Natural killer (NK) cell activity is a conventional parameter used to determine the performance lytic activity against tumor as well as virus-infected cells in innate immunity. However, use of this parameter has several problems related to bioassay measurements. To measure NK cell activity, target cells and cell culture equipment are required and adequate pre-culture of target cells is needed to maintain constant sensitivity for NK cells. NK cell-activating receptors play an important role in the recognition of targets, which transduce the signals necessary for cellular machinery to induce target injury and cytokine production. We statistically examined the parameters related to the NK cell activity of human peripheral blood mononuclear cells (PBMCs) by multiple regression analysis, and obtained a formula with NK cell % and RNA levels of two genes in isolated NK cells. The score calculated using this formula with the three measured values showed significant correlation with NK cell activity. This prediction score, named the non-incubating natural killer (NINK) score, which is independent of target cells, is not affected by inappropriate preparation of those targets, and allows us to accurately compare the performance of NK cell activity among specimens.
Part of the book: Natural Killer Cells
The cytotoxic effects of asbestos fibers on human T cells and the acquisition of resistance against asbestos-induced apoptosis have been studied. These analyses are based on the establishment of a continuous and relatively low-dose exposure model of human immune cells exposed to asbestos that resembles actual exposure in the human body. The MT-2 T cell line was selected as the candidate for the investigations. A transient and high-dose exposure to chrysotile resulted in apoptosis with production of reactive oxygen species (ROS) and activation of the mitochondrial apoptotic pathway. However, sublines continuously exposed to low dose of asbestos exhibited resistance to asbestos-induced apoptosis. The mechanism of resistance acquisition involved excess production of IL-10, activation of STAT3, and enhanced expression of Bcl-2 located downstream of STAT3. These changes were also found in a subline continuously exposed to crocidolite. Furthermore, sublines showed a marked decrease in the expression of forkhead box O1 (FoxO1) transcription factor. FoxO1 is known to regulate apoptosis and various other cellular processes. Regarding apoptosis, sublines continuously exposed to asbestos showed reduction of FoxP1-driven proapoptotic genes. This pathway is also considered one of the mechanisms that result in resistance to asbestos-induced apoptosis in sublines. These sublines also exhibited several characteristics suggesting reduction of antitumor immunity.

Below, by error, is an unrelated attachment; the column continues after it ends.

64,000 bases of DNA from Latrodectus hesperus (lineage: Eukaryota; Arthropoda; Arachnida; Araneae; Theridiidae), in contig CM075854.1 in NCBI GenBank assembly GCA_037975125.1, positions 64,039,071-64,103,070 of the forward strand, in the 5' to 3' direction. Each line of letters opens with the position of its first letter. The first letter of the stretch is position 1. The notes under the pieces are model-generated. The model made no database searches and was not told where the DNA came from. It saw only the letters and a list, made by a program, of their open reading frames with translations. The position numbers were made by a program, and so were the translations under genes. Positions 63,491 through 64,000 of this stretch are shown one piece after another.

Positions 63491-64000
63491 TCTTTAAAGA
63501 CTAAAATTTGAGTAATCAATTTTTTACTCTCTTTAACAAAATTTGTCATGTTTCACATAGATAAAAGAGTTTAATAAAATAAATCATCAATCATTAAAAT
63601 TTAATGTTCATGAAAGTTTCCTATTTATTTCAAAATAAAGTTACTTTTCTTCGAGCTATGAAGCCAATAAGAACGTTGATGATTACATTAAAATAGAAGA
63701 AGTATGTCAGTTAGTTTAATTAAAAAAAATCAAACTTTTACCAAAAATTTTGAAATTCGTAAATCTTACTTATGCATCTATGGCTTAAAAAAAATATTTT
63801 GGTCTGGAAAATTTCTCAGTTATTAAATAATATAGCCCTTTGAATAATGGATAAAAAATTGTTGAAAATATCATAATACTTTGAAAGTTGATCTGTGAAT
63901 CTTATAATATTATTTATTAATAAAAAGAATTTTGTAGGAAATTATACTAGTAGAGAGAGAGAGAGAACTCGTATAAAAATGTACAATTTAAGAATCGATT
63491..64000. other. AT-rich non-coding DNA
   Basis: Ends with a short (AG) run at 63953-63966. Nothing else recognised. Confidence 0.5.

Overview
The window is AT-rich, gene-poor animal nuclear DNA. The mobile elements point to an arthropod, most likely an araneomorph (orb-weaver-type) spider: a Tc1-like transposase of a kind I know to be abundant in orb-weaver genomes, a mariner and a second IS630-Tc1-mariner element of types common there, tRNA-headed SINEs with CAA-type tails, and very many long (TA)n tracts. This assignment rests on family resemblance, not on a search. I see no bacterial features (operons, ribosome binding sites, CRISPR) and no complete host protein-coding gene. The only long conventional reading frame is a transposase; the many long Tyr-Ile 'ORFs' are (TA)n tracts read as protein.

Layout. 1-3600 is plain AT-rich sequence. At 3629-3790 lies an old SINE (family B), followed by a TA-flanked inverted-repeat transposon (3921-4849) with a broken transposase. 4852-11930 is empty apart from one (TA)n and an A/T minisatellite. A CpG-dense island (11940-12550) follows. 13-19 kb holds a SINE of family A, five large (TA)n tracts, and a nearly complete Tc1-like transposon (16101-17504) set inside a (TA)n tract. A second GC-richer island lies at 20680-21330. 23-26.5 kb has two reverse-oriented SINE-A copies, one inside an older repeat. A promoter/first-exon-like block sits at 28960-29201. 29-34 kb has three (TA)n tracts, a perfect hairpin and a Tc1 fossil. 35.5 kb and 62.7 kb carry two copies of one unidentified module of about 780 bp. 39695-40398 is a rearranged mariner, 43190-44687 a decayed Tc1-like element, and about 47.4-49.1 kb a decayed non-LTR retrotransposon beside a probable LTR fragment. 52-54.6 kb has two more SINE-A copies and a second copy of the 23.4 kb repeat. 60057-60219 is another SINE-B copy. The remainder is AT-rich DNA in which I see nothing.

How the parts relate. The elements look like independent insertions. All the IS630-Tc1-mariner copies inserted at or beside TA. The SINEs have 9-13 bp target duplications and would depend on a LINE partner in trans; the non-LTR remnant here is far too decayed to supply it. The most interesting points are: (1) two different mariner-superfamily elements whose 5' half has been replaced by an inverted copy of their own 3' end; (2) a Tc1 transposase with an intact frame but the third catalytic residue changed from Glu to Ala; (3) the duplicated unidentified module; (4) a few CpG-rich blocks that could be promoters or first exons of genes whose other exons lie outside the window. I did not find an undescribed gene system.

Part of the book: Cytotoxicity
Mesothelioma is the most serious of the asbestos-related diseases. It is caused by exposure to relatively low doses of asbestos and takes a long period to develop, which suggests the enactment of gradual adverse effects other than cellular toxicity. The immune system, which can play a role in tumor prevention, is a presumable target of asbestos by accumulation in lymph nodes and then slowly affecting functions of immune cells. Here, we describe key findings obtained from our studies concerning the immune-suppressive effects of asbestos and functional alteration in immune cells of patients with mesothelioma as well as plaque-positive subjects. Asbestos exposure of cell cultures resulted in decreased natural and acquired cytotoxicity exerted by NK cells and CTLs and the ability of Th1 cells to activate and support antitumor immunity. In contrast, asbestos exposure augmented Treg cell function and generation of fibrogenic/suppressive macrophages. Mesothelioma patients also showed similar characteristics in certain alterations caused by asbestos exposure. Additionally, our recent study established immunological screening devices for mesothelioma and asbestos exposure on the basis of comprehensive analysis of peripheral blood. Those findings underscore the importance of the immunological effects of asbestos and should assist further understanding of the mechanism and early detection of mesothelioma.
Part of the book: Asbestos-related Diseases